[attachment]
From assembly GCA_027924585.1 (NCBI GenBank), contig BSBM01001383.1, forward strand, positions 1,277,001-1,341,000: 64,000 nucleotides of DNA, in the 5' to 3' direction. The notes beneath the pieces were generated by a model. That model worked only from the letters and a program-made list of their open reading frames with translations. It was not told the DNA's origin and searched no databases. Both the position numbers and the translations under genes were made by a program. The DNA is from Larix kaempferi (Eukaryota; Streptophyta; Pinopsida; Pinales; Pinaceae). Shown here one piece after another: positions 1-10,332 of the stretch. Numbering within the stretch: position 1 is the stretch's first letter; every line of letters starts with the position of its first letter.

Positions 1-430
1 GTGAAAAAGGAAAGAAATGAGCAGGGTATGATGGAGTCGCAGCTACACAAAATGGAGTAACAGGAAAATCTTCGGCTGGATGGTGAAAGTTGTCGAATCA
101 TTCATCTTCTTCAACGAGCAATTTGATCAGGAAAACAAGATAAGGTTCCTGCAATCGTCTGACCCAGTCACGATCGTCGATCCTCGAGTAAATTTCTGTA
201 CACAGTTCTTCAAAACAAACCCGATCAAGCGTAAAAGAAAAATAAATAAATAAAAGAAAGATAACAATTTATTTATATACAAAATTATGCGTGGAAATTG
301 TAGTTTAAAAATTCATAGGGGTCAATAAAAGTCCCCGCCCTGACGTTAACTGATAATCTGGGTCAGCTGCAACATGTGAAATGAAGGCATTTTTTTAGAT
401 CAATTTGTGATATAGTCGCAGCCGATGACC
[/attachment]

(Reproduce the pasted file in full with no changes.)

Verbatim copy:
From assembly GCA_027924585.1 (NCBI GenBank), contig BSBM01001383.1, forward strand, positions 1,277,001-1,341,000: 64,000 nucleotides of DNA, in the 5' to 3' direction. The notes beneath the pieces were generated by a model. That model worked only from the letters and a program-made list of their open reading frames with translations. It was not told the DNA's origin and searched no databases. Both the position numbers and the translations under genes were made by a program. The DNA is from Larix kaempferi (Eukaryota; Streptophyta; Pinopsida; Pinales; Pinaceae). Shown here one piece after another: positions 1-10,332 of the stretch. Numbering within the stretch: position 1 is the stretch's first letter; every line of letters starts with the position of its first letter.

Positions 1-430
1 GTGAAAAAGGAAAGAAATGAGCAGGGTATGATGGAGTCGCAGCTACACAAAATGGAGTAACAGGAAAATCTTCGGCTGGATGGTGAAAGTTGTCGAATCA
101 TTCATCTTCTTCAACGAGCAATTTGATCAGGAAAACAAGATAAGGTTCCTGCAATCGTCTGACCCAGTCACGATCGTCGATCCTCGAGTAAATTTCTGTA
201 CACAGTTCTTCAAAACAAACCCGATCAAGCGTAAAAGAAAAATAAATAAATAAAAGAAAGATAACAATTTATTTATATACAAAATTATGCGTGGAAATTG
301 TAGTTTAAAAATTCATAGGGGTCAATAAAAGTCCCCGCCCTGACGTTAACTGATAATCTGGGTCAGCTGCAACATGTGAAATGAAGGCATTTTTTTAGAT
401 CAATTTGTGATATAGTCGCAGCCGATGACC